#2 Space Savers: The City Council received numerous concerns from residents about space savers being used throughout Cambridge during the last significant snow event. This is a perennial problem, even though space savers are illegal. DPW sends crews out to remove space savers when they have the resources to do so, but I sponsored this policy order to ask that a zero-tolerance policy be enforced and that a category be added to SeeClickFix to simplify the reporting procedure for residents to report remaining space savers.
#3 Support for the Continuance of Temporary Protected Status: The City of Cambridge is reaffirming its support of the Temporary Protected Status program, of which there are 6,058 members in Massachusetts. We stand with our neighbors from Haiti, El Salvador, and those from other countries who are unjustly under attack by Washington.
#4 Support for the New York City climate lawsuit: I co-sponsored this policy order with Councillor Zondervan to express the City Council’s support for a lawsuit filed by New York City against the five largest publicly traded oil companies. These companies have ignored, denied and obscured the impacts of climate change and the role that burning fossil fuels has played. Thank you to NYC Mayor DeBlasio for his leadership on this.
#5 Snow Removal: I co-sponsored this policy order with Councillor Zondervan and Mayor McGovern, which asks about ways to improve our snow removal efforts in light of the reality that climate change will bring more severe and frequent snow storms. This order asks for the City to look into what can be done to improve our snow response for significant storms, including improving the City’s capabilities, enforcement of the public’s responsibilities, and for the City to ensure that parking spaces for people with disabilities are cleared as quickly as possible.
#6 Update on sales of Sira (formerly Sage) Naturals Medical Marijuana Dispensary: This order from Councillor Mallon asks for information about the sales volume and and customer demographics of the Sira Naturals dispensary located at 1001 Mass Ave. The order incorrectly states that the business has been operating since 2007; in fact, I believe it opened in early 2017, or late 2016 (the clerk can correct the typo in the date). One other dispensary has since opened (in Harvard Sq.), and at least two more will be opening this year (in Alewife and Inman Sq).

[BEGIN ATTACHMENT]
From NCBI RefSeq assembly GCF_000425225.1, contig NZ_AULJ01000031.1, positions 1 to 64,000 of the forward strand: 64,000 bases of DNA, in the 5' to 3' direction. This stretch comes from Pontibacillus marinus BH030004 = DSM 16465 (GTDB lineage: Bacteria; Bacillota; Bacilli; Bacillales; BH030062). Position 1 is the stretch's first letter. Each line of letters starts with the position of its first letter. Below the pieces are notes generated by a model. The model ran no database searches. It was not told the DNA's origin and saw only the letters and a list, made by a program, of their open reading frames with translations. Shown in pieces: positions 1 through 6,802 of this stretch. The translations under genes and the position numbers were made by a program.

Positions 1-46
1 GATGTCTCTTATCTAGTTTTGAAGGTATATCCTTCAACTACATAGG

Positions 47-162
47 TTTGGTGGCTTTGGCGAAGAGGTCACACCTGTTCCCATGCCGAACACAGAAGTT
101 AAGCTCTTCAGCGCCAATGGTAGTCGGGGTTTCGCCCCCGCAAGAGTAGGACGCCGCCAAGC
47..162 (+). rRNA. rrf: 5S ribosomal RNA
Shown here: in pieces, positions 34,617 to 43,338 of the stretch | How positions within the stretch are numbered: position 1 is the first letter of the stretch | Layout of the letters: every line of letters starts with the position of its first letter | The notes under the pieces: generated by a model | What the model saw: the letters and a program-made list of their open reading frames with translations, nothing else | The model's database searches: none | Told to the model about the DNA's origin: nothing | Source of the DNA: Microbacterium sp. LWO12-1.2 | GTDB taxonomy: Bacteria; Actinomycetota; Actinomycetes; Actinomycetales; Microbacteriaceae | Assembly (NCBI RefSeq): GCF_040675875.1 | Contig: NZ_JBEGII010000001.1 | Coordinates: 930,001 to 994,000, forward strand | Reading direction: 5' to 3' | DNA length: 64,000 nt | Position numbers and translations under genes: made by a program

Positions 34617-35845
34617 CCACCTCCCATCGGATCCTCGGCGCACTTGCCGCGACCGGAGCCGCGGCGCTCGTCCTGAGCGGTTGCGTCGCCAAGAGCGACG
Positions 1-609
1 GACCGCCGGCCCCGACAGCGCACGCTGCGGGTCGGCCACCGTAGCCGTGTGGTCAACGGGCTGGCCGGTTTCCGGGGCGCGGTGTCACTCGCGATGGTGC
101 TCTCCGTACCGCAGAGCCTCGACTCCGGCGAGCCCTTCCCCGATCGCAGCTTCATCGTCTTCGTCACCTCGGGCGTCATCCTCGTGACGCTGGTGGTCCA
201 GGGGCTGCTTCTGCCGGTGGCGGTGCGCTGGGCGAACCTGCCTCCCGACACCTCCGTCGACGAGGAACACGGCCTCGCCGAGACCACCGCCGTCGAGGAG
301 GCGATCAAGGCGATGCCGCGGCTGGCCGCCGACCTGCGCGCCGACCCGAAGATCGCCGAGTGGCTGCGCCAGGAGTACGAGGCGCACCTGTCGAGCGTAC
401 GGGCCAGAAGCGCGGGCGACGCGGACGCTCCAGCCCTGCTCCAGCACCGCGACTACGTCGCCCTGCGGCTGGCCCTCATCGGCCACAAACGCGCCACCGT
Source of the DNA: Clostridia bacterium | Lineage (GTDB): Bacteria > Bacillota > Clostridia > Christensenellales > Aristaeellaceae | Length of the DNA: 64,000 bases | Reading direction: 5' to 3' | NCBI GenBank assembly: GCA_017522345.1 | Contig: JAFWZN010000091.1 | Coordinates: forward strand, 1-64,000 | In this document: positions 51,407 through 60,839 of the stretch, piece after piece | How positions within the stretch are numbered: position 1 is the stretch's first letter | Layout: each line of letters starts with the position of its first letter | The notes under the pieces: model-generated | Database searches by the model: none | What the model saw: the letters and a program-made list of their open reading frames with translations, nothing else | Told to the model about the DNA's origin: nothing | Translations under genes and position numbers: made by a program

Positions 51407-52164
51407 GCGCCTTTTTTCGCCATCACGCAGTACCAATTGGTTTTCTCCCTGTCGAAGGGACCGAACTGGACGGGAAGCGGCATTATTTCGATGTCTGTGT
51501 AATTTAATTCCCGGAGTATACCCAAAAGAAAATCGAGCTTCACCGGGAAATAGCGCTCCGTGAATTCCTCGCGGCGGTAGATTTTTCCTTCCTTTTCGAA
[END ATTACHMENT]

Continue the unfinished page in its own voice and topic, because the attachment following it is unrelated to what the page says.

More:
Communications from City Officers & Committee Reports
I submitted both a Communication and a Committee Report related to the Ad-Hoc Rules Committee meeting that I chaired on 1/16. I am grateful to Mayor McGovern for appointing me to chair this committee, and for the other members of the Committee (Councillors Kelley and Mallon) and to the other colleagues who attended (Councillors Zondervan and Simmons) for their participation. The Committee Report includes the minutes of the public meeting, the 2016 version of the rules, and the proposed changes to the rules (proposed changes are underlined). The Communication I submitted reflects a summary of the most significant changes that we discussed. The full Council will discuss these changes on Monday. The heftiest matters that we will be debating are two changes I suggested: increasing the quorums of all committees to a majority of the committee, and making the Housing Committee a committee of the whole (increasing it from 5 to 9 members). I believe that increasing quorums will improve the quality of committee work by making attendance more of a priority. Making the Housing Committee a committee of the whole will allow all 9 councillors to participate and to cast votes in the critical housing policy discussions that are one of the Council’s highest priorities. I look forward to hearing your thoughts and to continuing this discussion with my colleagues. In a policy order Councillor Simmons asks that the rules be clearly communicated to members of the public.
Mayor McGovern sent us a summary of last week’s School Committee meeting. These reports will be made regularly to improve communication between the Council and School Committee. This is a great idea, and I look forward to continuing to collaborate with the School Committee. There are two school budget sub-committee hearings coming up (Sat. 1/20 from 10:30am-12:30pm and Tues., 1/23 from 3:30-5:30pm). See Complete schedule of School Committee meetings.
Following a meeting last term of the Public Safety Committee, Councillor Kelley wrote a memo outlining some possible objectives for re-drafting a proposed Municipal Surveillance Ordinance. Defining “surveillance” and what technology will be included will be key. I expect the Ordinance Committee, which Councillor Kelley co-chairs this term, will take this up.
Public Comment and Viewing Meetings
Public comment begins at 5:30 pm. Each person is allowed to speak for up to 3 minutes on any agenda item except for communications from other members of the public. You may call 617-349-4280 on Monday from 9:00 am to 3:00 pm to sign up to speak, or sign in when you arrive by going to the City Council office and using the public computer terminal on the desk by the door (you must sign up before 6:00 pm on Monday). A new online system for signing up for public comment was recently launched. You still have to wait until Monday at 9:00 am to sign up online, though. Here is the link. To submit written comments, please email email@example.com and cc City Clerk Donna Lopez at firstname.lastname@example.org. Your comments will appear on the public record (under “Communications”) at the next regular Council meeting.
City Council meetings are televised on Channel 22-CityView and live-streamed on the City Council’s website. Recorded versions of all Council meetings may be found on the city’s Open Meeting Portal.
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Jan Devereux City Councillor Cambridge, MA